1959
Arthur Samuel completes his study in machine learning. The project, a checkers-playing program, performs as well as some of the best players of the time.
1959
Electronic document preparation increases the consumption of paper in the United States. This year, the nation will consume 7 million tons of paper. In 1986, 22 million tons will be used. American businesses alone will use 850 billion pages in 1981, 2.5 trillion pages in 1986, and 4 trillion in 1990.
1959
COBOL, a computer language designed for business use, is developed by Grace Murray Hopper, who was also one of the first programmers of the Mark I.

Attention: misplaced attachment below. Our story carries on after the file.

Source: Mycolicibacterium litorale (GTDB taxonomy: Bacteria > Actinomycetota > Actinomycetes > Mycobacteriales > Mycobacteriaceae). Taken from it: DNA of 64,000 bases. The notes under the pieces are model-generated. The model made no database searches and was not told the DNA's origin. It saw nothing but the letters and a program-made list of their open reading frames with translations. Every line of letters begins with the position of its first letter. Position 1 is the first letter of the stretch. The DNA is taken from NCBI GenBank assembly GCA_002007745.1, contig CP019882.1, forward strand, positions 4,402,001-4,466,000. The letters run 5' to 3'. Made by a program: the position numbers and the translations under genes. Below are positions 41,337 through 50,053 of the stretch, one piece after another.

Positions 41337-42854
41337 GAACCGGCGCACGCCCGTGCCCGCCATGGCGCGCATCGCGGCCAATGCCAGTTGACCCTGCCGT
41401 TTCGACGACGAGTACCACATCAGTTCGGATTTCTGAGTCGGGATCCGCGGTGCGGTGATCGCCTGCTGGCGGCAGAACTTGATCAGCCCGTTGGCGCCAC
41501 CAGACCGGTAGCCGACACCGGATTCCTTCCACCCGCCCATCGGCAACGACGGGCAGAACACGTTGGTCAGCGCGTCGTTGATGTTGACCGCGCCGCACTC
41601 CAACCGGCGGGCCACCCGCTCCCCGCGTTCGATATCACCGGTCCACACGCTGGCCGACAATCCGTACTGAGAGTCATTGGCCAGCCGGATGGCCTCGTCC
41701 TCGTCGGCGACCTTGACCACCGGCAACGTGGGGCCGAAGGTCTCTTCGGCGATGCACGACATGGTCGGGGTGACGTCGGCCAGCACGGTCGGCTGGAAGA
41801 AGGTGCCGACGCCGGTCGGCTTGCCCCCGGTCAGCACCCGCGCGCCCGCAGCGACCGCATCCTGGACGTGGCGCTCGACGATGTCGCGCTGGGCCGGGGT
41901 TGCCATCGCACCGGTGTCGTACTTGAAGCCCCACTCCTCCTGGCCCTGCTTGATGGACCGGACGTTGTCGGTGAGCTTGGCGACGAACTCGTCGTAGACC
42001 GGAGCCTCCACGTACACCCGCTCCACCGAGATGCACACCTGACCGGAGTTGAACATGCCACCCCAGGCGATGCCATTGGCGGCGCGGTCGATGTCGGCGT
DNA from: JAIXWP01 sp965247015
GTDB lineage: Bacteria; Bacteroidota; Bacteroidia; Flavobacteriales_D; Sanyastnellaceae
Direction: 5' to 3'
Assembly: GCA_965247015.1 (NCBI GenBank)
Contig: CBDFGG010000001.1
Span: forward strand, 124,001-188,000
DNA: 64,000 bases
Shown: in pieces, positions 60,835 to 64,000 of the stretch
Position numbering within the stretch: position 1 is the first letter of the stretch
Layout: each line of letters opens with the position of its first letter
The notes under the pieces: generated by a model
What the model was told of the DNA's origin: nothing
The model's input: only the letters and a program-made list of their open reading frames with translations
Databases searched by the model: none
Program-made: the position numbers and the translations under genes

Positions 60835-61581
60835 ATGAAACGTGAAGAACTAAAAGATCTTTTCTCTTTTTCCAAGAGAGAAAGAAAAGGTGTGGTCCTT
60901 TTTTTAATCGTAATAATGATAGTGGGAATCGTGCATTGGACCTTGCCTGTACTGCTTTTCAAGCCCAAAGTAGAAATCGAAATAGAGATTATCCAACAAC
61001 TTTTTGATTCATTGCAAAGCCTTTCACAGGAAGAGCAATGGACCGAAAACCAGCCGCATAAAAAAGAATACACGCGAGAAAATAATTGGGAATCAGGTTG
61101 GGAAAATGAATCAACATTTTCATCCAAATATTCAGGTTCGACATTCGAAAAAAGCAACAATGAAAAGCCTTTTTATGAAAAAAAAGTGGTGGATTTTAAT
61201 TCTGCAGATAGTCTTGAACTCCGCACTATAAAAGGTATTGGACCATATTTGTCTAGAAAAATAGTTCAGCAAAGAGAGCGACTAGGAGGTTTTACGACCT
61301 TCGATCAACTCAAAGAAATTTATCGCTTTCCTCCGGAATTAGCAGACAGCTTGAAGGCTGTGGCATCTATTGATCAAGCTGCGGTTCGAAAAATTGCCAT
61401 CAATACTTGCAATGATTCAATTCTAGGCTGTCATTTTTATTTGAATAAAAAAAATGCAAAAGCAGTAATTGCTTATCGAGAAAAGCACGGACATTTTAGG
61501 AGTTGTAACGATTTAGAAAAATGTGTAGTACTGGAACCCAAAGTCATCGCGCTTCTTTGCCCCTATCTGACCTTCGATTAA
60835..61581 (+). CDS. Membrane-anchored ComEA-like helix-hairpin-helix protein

1959
Xerox introduces the first commercial copier.
1960
Theodore Harold Maimen develops the first laser. It uses a ruby cylinder.
1960
The recently established Defense Department’s Advanced Research Projects Agency substantially increases its funding for computer research.
1960
There are now about six thousand computers in operation in the United States.
1960s
Neural-net machines are quite simple and incorporate a small number of neurons organized in only one or two layers. These models are shown to be limited in their capabilities.
1961
The first time-sharing computer is developed at MIT.
1961
President John F. Kennedy provides the support for space project Apollo and inspiration for important research in computer science when he addresses a joint session of Congress, saying, “I believe we should go to the moon.”
1962
The world’s first industrial robots are marketed by a U.S. company.
1962
Frank Rosenblatt defines the Perceptron in his Principles of Neurodynamics. Rosenblatt first introduced the Perceptron, a simple processing element for neural networks, at a conference in 1959.